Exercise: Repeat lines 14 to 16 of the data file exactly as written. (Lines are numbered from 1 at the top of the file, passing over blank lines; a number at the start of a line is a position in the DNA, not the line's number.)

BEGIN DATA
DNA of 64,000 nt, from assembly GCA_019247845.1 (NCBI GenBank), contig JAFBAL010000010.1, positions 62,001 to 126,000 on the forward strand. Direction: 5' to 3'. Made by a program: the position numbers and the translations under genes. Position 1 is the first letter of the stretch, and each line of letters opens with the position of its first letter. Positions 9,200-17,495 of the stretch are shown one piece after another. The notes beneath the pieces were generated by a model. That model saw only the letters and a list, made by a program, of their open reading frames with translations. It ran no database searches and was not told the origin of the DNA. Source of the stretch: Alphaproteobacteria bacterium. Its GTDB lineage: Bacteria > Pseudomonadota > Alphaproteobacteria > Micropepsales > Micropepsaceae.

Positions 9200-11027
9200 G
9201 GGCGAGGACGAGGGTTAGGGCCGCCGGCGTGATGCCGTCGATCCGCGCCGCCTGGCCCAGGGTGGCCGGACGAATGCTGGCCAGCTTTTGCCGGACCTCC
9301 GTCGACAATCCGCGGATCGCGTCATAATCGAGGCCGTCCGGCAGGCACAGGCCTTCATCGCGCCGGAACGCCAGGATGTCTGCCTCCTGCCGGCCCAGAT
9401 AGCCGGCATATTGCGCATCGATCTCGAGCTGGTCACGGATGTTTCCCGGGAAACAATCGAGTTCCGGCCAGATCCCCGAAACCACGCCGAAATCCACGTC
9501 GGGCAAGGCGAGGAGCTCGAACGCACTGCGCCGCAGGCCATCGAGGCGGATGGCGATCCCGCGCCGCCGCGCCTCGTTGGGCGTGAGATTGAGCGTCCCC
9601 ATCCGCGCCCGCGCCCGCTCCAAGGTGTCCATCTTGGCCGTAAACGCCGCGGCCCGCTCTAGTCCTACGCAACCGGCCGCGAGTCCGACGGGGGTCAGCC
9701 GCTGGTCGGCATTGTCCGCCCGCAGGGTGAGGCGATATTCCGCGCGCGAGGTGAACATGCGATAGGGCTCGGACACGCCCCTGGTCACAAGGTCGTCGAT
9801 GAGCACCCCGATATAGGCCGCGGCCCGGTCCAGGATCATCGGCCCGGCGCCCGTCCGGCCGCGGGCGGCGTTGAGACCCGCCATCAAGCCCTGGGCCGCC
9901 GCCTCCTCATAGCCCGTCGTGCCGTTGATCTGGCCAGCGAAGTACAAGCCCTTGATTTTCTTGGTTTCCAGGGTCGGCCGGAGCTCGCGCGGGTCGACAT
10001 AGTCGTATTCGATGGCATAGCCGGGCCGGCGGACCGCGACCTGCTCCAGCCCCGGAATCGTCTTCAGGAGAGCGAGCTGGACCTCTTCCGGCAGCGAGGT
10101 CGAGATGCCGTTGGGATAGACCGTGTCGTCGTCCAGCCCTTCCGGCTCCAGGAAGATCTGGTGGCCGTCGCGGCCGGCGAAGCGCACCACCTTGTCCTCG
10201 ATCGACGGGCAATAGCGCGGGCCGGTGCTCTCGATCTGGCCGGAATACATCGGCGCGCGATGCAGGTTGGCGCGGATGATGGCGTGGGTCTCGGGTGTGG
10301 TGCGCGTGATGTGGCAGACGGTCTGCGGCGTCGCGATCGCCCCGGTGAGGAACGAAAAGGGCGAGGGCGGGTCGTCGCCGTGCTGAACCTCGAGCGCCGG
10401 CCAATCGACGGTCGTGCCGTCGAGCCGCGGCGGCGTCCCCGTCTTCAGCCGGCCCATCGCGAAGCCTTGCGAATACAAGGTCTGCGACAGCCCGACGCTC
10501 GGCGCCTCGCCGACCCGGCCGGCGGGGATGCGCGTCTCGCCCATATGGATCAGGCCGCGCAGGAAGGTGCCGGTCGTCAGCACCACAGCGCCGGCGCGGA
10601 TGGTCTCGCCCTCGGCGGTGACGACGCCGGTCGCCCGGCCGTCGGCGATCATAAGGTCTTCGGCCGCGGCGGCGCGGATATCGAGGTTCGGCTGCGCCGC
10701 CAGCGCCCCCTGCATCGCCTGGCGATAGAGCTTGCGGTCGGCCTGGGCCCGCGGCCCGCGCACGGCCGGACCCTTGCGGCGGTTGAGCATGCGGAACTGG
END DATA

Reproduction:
10201 ATCGACGGGCAATAGCGCGGGCCGGTGCTCTCGATCTGGCCGGAATACATCGGCGCGCGATGCAGGTTGGCGCGGATGATGGCGTGGGTCTCGGGTGTGG
10301 TGCGCGTGATGTGGCAGACGGTCTGCGGCGTCGCGATCGCCCCGGTGAGGAACGAAAAGGGCGAGGGCGGGTCGTCGCCGTGCTGAACCTCGAGCGCCGG
10401 CCAATCGACGGTCGTGCCGTCGAGCCGCGGCGGCGTCCCCGTCTTCAGCCGGCCCATCGCGAAGCCTTGCGAATACAAGGTCTGCGACAGCCCGACGCTC